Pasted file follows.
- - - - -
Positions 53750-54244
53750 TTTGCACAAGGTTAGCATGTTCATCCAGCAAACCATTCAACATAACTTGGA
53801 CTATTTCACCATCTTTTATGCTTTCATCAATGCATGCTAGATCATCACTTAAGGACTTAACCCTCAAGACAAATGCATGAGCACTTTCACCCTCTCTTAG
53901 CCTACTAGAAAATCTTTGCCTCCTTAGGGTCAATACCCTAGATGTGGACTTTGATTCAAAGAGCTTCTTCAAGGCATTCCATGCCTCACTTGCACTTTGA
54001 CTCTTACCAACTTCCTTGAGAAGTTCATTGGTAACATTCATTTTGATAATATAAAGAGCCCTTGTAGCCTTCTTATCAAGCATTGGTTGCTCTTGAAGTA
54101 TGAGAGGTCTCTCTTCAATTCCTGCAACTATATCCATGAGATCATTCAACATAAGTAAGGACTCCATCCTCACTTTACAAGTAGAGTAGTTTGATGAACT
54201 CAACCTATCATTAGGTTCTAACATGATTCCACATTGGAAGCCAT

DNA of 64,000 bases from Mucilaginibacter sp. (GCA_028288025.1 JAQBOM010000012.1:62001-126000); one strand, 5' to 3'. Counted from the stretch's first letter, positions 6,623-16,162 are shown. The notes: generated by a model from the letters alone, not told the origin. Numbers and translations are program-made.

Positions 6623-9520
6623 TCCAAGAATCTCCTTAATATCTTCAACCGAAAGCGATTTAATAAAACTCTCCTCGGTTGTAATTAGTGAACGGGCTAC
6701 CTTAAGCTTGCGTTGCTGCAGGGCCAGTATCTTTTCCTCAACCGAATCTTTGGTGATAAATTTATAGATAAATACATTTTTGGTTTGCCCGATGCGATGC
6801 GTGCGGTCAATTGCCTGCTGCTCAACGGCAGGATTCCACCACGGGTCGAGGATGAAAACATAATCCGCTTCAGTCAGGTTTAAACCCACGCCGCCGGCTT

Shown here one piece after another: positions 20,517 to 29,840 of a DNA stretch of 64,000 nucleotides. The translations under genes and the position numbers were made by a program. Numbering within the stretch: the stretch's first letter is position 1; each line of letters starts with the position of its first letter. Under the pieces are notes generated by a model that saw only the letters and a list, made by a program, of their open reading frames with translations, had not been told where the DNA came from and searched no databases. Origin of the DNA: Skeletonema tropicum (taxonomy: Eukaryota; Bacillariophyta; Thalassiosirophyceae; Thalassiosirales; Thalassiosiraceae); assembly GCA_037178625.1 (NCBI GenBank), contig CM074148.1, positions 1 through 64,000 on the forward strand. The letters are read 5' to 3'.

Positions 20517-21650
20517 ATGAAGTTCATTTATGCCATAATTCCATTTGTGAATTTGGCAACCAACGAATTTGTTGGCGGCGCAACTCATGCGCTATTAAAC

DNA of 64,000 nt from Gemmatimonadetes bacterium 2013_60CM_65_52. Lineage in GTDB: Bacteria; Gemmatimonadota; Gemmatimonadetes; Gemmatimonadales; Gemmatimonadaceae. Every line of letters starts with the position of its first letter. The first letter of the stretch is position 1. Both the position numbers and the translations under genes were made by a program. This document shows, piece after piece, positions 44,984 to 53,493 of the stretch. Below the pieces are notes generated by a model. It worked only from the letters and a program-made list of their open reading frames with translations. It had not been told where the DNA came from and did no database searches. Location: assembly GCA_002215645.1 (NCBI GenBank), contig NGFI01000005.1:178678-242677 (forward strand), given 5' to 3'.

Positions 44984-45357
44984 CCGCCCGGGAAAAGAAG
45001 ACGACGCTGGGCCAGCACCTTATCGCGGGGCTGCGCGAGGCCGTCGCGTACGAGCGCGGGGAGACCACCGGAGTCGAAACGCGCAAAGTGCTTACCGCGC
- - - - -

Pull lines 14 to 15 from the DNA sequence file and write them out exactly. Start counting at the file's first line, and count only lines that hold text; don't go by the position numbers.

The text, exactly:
Positions 20517-21650
20517 ATGAAGTTCATTTATGCCATAATTCCATTTGTGAATTTGGCAACCAACGAATTTGTTGGCGGCGCAACTCATGCGCTATTAAAC